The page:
is found in only two regions: the Acre Valley and Carmel Coast, at 14
documented sites, and according to estimates there are 16 sites. In the Acre
Valley it grows on all the beaches from Rosh HaNikra to Nahariya and south of Nahariya
from Shave Tsion to north of Acre. On the Carmel Coast, it is found in the Dor-HaBonim
area. The Flora Palaestina notes the presence of L.
galilaeum in the Sharon as uncertain, and there are
indeed no herbarium sheets or observations to support this claim.
Calcareous sandstone and limestone rocks on
the coastal spray zone.
The genus Limonium has about 350
species found throughout the world, especially in salt marshes, beaches and in
deserts. There are 87 species In Europe and 35 species in the Middle East. The Mediterranean
coast, particularly the Iberian Peninsula is the richest global diversity
center of the genus and of the tribe to which Limonium belongs in the family
Plumbaginaceae. The closest genera to it are Armeria
and Acantholimon. The unique feature of the species in this tribe is the
lasting colored calyx that remains on the plant long after the flowers fall (hence,
the popular name of the genus "everlasting"). The calyx is used as a
supplemental advertisement of the inflorescence and is part of the dispersal unit.
Occasionally its color is stronger than that of the corolla when in bloom. This
feature is not prominent in L. galilaeum and in L. virgatum. Six species grow In Israel: L.
lobatum (an annual) and L. pruinosum – in the desert, L.
narbonense – in salt marshes and on the coast, L.
sinuatum – on beaches and calcareous sandstone hills, L.
virgatum and L. galilaeum – on the coastal spray zone.
Many species are cultivated as ornamental
flowers (including L.sinuatum and L. narbonense) that are used for gardening and as cut flowers.
Until recently, the Akhziv-Rosh HaNikra coastal
populations were identified as L. graecum, a species that grows in the Mediterranean islands
including Cyprus and on the northern Mediterranean coast including Turkey,
Syria and Lebanon. Domina et al. (2006) identified the population of northern
Israel as a separate and endemic species – L. galilaeum. Its close relatives are L. graecum and L.
sieberi. L. galilaeum
differs from L. graecum (to which it belonged to previously) by several prominent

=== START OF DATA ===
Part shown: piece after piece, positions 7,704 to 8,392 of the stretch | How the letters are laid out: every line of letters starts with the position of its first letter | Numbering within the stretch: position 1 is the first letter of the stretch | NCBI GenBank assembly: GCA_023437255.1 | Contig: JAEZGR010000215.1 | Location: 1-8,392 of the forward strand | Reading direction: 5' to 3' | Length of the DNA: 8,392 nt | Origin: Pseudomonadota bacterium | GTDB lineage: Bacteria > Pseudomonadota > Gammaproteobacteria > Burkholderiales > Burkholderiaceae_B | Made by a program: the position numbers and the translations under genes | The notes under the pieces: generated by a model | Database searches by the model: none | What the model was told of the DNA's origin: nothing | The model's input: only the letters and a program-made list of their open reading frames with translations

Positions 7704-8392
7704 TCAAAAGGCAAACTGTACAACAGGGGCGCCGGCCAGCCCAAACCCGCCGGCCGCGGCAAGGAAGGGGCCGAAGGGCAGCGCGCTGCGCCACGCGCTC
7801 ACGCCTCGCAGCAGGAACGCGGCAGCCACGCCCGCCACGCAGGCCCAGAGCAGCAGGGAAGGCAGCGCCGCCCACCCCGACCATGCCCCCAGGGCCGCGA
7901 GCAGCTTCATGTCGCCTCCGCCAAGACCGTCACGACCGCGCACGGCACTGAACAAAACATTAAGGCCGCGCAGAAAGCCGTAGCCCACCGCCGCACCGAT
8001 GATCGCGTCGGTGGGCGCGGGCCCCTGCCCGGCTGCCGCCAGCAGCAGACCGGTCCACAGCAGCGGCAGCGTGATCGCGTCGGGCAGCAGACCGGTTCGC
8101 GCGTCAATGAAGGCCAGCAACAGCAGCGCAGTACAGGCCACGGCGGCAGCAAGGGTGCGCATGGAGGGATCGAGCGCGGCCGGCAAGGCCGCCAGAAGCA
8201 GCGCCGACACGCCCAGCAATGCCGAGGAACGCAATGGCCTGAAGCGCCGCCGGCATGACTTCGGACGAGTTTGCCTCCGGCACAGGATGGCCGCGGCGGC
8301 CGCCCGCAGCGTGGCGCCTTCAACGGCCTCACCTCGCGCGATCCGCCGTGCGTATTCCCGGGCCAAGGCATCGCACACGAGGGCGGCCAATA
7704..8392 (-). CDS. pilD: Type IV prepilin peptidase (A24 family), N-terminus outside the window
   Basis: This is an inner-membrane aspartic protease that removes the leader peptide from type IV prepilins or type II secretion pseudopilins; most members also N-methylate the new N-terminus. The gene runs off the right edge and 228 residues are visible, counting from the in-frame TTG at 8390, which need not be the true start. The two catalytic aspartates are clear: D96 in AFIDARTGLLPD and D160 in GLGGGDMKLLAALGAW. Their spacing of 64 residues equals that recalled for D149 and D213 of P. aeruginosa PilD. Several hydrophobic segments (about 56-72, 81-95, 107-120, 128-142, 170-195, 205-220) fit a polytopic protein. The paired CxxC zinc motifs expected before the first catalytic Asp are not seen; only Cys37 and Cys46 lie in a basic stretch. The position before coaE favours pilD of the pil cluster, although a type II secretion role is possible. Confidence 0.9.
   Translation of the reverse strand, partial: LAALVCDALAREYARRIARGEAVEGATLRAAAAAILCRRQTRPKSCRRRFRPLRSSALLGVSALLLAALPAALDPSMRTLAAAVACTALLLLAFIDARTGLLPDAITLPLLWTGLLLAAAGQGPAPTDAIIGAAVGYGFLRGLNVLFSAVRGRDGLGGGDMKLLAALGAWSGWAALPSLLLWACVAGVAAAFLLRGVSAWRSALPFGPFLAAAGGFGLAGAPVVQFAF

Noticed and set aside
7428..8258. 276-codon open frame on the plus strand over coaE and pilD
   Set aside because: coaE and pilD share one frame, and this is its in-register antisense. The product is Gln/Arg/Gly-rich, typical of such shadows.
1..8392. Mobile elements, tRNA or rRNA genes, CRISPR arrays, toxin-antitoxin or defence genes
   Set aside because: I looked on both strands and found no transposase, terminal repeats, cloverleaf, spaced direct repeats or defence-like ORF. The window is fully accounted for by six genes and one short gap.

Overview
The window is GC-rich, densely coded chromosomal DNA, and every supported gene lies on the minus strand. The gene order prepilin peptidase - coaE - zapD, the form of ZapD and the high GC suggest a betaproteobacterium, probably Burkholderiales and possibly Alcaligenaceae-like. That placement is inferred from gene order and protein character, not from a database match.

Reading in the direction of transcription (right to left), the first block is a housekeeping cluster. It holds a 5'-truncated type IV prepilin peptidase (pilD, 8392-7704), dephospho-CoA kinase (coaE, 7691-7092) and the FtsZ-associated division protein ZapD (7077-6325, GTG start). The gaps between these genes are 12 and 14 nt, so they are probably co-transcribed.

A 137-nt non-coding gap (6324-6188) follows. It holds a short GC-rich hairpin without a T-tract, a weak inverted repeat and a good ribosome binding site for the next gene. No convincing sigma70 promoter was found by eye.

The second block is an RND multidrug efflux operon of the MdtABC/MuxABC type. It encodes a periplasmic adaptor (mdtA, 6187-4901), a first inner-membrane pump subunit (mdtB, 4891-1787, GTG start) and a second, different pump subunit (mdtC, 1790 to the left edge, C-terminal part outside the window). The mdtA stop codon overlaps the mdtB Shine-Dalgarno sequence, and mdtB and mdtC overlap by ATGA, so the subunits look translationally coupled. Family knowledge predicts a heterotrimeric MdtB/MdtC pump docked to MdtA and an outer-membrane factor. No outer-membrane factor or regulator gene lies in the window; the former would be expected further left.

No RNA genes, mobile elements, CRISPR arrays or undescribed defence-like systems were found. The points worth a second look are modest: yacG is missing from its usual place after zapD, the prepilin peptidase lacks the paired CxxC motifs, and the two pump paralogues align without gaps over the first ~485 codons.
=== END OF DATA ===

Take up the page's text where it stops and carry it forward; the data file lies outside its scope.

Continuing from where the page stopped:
diagnostic features: L. galilaeum has numerous flowerless stems, green leaves, its spikelets are sparse, its dispersal
unit is a single flower and its abcission tissue is above the pedicel. L. graecum on the other hand, has few
sterile stems, its leaves are tinged blue and its dispersal unit is an entire
spikelet with a conical pedicel that breaks of from the plant below the
spikelet pedicel. Whereas in Israel the population is considered an endemic
species, it is still unclear whether the southern Lebanon population belongs to L. galilaeum or if it has an intermediate status.
The number of regions and the number of Limonium galilaeum sites has been stable for decades, although there may
have been previous populations that disappeared from areas in Nahariya and Acre
that are now developed or built-up.
It usually appears, particularly in the Rosh HaNikra-Nahariya
coastal section, in large populations of hundreds to thousands of plants.
Coastal development activities could endanger L. galilaeum populations.
L. galilaeum is protected by law. Some of its sites are protected in
the Rosh HaNikra and Dor-HaBonim coastal nature reserves.
The plant is unique to Israel and its conservation
status in Israel is equivalent to its global conservation status.
activities that could harm existing populations on the Rosh HaNikra-Acre and
Dor HaBonim beach sections should be avoided. The coastal stretch from Shave
Tsion to Bustan HaGalil should also be declared a nature reserve.
is endemic to Israel. It probably also grows on the southern coast of Lebanon.
Limonium galilaeum is a rare perennial herbaceous
species, endemic to Israel and restricted to the spray zone in the Acre Valley
and Carmel coasts. Its status as an endangered species is a reflection of its
rarity and uniqueness to Israel as well as of the great sensitivity of coastal
habitats to development.
עינב, ר. 1983. תפוצת מיני העדעד בחופי ישראל. רתם 6: 32-41.
Domina, G., Danin, A. & Raimondo, F. M. 2006: A new species of Limonium (Plumbaginaceae) from Israel. — Fl. Medit 16: 133-138.
Current Occupancy Map
|1000 squre meter pixel
|5000 squre meter pixel
|10000 squre meter pixel
|number of observations
|in total pixels
|On the endangered species list
|Coastal Section from Rosh HaNikra to Akhziv
|DD EW EX LC CR EN VU NT
|Threat Definition according to the red book